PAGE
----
A 5-year-old’s guide to the solar eclipse

Published 7:10 pm Wednesday, August 16, 2017

One of the joys of being a parent is the opportunity to see everything from the exceptional to the mundane through new eyes.

Questions about what animal runs the fastest (the cheetah) and how do flowers grow are par for the course, and while there is no way to know the answer to every question an inquisitive child will ask, I firmly believe that it is important for a child to ask those questions. I also believe it is important for my son to see that even grownups have more to learn.

Sometimes, even moms and dads have to look up what a certain dinosaur ate or ask an expert if pigs like apples or carrots more.

My son and I have been discussing the solar eclipse this week, and because 5-year-olds accept nothing at face value, he has had some questions about how the eclipse works that even some adults puzzle over. My favorite question asked so far during our discussions has been, “Is it real?”

The question was asked the same way he would ask if Mickey Mouse is real or if cartoon hijinks are possible in real life — with a heavy dose of skepticism and a dash of hope. After confirming that yes, the moon will mostly block the sun from view for about a minute next week, and that the eclipse will be a real scientific event, not a joke or cartoonish prank, we talked about how it works.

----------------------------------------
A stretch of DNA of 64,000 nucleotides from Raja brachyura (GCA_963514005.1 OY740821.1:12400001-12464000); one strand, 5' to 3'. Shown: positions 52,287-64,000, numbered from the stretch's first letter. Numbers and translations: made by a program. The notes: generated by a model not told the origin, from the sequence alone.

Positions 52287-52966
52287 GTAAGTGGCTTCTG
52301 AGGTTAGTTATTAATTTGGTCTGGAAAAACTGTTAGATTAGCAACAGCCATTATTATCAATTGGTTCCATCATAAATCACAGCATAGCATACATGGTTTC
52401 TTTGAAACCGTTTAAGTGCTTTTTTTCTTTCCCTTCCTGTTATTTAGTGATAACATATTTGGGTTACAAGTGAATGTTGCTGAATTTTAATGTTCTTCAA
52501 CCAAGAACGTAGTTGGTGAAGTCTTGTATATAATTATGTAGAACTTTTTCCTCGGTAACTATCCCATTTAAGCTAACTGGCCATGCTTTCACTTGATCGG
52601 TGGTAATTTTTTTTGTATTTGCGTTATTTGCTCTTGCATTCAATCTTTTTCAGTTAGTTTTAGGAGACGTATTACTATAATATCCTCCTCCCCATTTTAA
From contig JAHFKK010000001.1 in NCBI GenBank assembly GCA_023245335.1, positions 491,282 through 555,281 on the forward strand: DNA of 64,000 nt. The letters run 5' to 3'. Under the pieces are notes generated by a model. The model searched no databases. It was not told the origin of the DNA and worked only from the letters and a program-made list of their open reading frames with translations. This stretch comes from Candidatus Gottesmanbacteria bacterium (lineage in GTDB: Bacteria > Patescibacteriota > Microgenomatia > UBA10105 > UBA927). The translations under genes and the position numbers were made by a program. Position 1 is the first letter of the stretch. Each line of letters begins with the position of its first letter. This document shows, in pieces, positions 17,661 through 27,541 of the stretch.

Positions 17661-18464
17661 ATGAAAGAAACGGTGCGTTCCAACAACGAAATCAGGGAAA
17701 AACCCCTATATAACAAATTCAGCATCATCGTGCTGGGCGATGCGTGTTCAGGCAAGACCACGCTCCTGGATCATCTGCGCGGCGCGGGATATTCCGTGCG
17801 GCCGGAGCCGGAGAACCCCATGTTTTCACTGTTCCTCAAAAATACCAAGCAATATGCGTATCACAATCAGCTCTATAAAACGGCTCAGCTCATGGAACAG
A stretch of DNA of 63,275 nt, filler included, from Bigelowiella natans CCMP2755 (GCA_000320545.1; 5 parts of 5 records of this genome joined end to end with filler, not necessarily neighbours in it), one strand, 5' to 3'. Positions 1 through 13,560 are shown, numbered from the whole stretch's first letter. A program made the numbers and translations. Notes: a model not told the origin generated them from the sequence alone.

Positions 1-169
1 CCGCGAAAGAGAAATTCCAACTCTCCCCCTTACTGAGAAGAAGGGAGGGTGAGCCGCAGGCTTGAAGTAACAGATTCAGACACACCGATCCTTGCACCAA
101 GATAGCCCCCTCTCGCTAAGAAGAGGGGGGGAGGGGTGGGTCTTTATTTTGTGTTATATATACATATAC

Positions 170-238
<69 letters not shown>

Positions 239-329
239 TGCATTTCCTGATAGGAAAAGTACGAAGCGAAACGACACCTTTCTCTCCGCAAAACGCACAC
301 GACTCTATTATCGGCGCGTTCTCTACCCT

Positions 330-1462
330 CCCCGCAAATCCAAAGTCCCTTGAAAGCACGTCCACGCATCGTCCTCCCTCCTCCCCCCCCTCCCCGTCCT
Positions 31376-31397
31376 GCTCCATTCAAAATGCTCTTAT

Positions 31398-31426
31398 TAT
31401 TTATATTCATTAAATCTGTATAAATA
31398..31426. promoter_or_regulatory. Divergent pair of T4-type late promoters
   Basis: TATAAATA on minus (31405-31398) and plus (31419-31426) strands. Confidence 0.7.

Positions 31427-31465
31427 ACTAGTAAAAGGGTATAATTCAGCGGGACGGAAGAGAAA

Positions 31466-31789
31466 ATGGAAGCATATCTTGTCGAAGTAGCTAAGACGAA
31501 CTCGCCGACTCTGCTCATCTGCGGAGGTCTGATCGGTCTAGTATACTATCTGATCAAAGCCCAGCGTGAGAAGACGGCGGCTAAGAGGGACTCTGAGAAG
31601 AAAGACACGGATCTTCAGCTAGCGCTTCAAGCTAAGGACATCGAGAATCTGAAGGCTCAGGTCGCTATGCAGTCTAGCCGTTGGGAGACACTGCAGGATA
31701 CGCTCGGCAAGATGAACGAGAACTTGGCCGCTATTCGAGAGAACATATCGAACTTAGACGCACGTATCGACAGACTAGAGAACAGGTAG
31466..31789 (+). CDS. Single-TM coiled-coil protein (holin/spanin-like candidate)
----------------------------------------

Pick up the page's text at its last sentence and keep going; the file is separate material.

My model of the solar system made up of shampoo bottles rotated by hand was far from proportional, but I think the visual may have helped because he turned away to begin playing again after that explanation of how the moon will come between the sun and earth in the way that I have noticed he does when a concept is beginning to overwhelm him.

Understanding the solar system is a little harder to understand than the fact that plants need food or that some animals can run really fast, but introducing hard concepts to young children in the simplest way possible is what education is about. Maybe he won’t understand all the details about what is going on when the eclipse occurs on Monday, but maybe he will be like Julia Dyar and Frances Hines, who I interviewed this week, and will still vividly remember watching this event from their childhood decades later.

Either way, I hope my son and I will get to enjoy the next eclipse in 2024 together with an even better understanding of science and the world as a whole.